If you are in the pharmaceutical industry and export to Brazil, you may have heard about drug traceability. After many years of debate and uncertainty about the deadline, we now see April 28, 2022, as the date Brazil’s National Drug Control System (SNCM) will come into effect. But how will track-and-trace work in Brazil? Below we seek to explain the requirements, process and parties involved.


To market prescribed drugs in Brazil, pharmaceutical companies will need to implement track-and-trace systems, meaning they will need to serialize and aggregate products. In Brazil, this process involves providing one’s smallest saleable unit (i.e., a carton) with a unique identifier composed of the following information:

  • GTIN
  • Anvisa drug registration number
  • Serial code of up to 20 digits
  • Expiration date
  • Production batch number

This information must be presented in human-readable format, as well in a 2D Data Matrix code.


Once cartons receive this label, products must be aggregated, which entails linking one or more of these labels to a shipping box. See illustration on the left. This information must then be sent to the Anvisa National Drug Control System. Note that in Brazil, the deadline for both serialization and aggregation is April 28, 2022.

The main objective of this new system is to ensure full access to information about each drug and its movement along the supply chain, from the drug’s origin, manufacturing, storage, transport, all the way to its dispensing. This will allow stakeholders to verify product authenticity, batch information, expiry date and more. Understand how each stakeholder is involved in this process below.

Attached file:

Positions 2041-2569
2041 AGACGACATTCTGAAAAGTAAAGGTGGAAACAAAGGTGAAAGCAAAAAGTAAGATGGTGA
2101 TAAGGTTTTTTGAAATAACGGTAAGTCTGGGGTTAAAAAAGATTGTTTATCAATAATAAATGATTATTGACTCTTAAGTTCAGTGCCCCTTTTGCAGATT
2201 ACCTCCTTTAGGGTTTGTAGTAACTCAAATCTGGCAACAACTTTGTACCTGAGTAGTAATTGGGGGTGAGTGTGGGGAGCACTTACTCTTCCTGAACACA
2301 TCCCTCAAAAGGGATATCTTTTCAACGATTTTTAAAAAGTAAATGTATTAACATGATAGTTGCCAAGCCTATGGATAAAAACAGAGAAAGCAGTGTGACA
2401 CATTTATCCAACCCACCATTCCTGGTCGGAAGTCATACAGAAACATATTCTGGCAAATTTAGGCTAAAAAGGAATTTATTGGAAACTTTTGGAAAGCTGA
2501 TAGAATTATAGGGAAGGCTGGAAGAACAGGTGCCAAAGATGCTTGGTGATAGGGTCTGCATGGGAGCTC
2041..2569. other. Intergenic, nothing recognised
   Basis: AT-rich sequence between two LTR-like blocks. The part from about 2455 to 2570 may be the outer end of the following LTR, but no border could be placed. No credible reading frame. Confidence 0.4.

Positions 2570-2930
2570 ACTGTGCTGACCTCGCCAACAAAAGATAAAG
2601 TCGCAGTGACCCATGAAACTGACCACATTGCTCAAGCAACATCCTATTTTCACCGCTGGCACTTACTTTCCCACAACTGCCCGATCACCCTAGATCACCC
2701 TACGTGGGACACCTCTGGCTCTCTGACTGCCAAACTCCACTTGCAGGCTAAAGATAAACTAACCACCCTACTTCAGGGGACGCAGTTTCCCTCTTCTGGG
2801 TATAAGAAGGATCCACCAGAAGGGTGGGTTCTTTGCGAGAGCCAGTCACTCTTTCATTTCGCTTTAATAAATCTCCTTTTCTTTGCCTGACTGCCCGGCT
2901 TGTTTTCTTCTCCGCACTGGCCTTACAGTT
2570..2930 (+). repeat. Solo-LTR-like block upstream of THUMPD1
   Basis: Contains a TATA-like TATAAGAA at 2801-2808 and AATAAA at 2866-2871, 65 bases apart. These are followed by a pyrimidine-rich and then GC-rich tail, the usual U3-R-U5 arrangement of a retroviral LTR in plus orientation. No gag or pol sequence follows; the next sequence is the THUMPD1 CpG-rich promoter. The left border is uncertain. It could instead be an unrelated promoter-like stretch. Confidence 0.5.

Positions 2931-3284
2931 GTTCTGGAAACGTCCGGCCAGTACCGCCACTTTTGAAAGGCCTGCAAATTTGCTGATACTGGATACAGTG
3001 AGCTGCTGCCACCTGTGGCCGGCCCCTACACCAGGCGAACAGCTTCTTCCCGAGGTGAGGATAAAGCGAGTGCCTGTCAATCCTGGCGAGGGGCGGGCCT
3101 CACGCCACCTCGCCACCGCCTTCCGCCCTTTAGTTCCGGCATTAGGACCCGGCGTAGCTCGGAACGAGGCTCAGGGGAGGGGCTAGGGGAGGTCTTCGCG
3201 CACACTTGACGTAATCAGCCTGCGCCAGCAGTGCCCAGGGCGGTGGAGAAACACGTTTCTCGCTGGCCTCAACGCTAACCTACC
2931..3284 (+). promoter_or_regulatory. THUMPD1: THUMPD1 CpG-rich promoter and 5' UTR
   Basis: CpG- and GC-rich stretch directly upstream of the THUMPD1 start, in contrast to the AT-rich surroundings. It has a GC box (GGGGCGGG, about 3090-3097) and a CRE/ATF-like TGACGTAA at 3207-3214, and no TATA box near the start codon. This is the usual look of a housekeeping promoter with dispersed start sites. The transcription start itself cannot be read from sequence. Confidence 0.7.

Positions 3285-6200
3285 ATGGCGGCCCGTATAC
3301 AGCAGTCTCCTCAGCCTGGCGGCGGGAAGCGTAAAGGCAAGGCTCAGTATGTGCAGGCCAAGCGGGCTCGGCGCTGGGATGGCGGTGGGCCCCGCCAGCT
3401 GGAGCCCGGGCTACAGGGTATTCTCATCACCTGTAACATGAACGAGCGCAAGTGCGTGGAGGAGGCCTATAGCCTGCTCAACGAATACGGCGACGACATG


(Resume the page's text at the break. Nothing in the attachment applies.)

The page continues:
The registration holder, also referred to as the manufacturer, is responsible for registering the drug through serialization. The data is sent to Anvisa’s National Drug Control System (SNCM) for activation by the registration holder. No prescribed drug will be able to be moved in the Brazilian market without prior activation. Then, the manufacturer must also communicate to Anvisa when it sends the product to its next supply chain stakeholder.


The distributor is responsible for the drug’s storage. Once the drugs are in the distributors’ possession, this must be communicated to the SNCM. What is done next with the drugs must also be communicated to Anvisa, such as when a drug is sent to the next link, has disappeared or been stolen, has been confiscated, etc.


Dispensers, such as pharmacies and hospitals, are responsible for providing medicines to consumers or patients. They also communicate with the SNCM when receiving the products and when dispensing them to the final consumer.


When patients and consumers receive drugs, they will be able to see information about the product and authenticate it through mobile applications. The information on the label will certify the origin and authenticity of the drug.


Whichever link in the chain you belong to, OPTEL has the ideal solution to comply with Brazil’s traceability regulation. If you would like to learn more about the most recent directives, please refer to our article: Brazil’s New Drug Traceability Regulation. Make sure you also reach out to our experts to guarantee you are on the right track to meet next year’s deadline.



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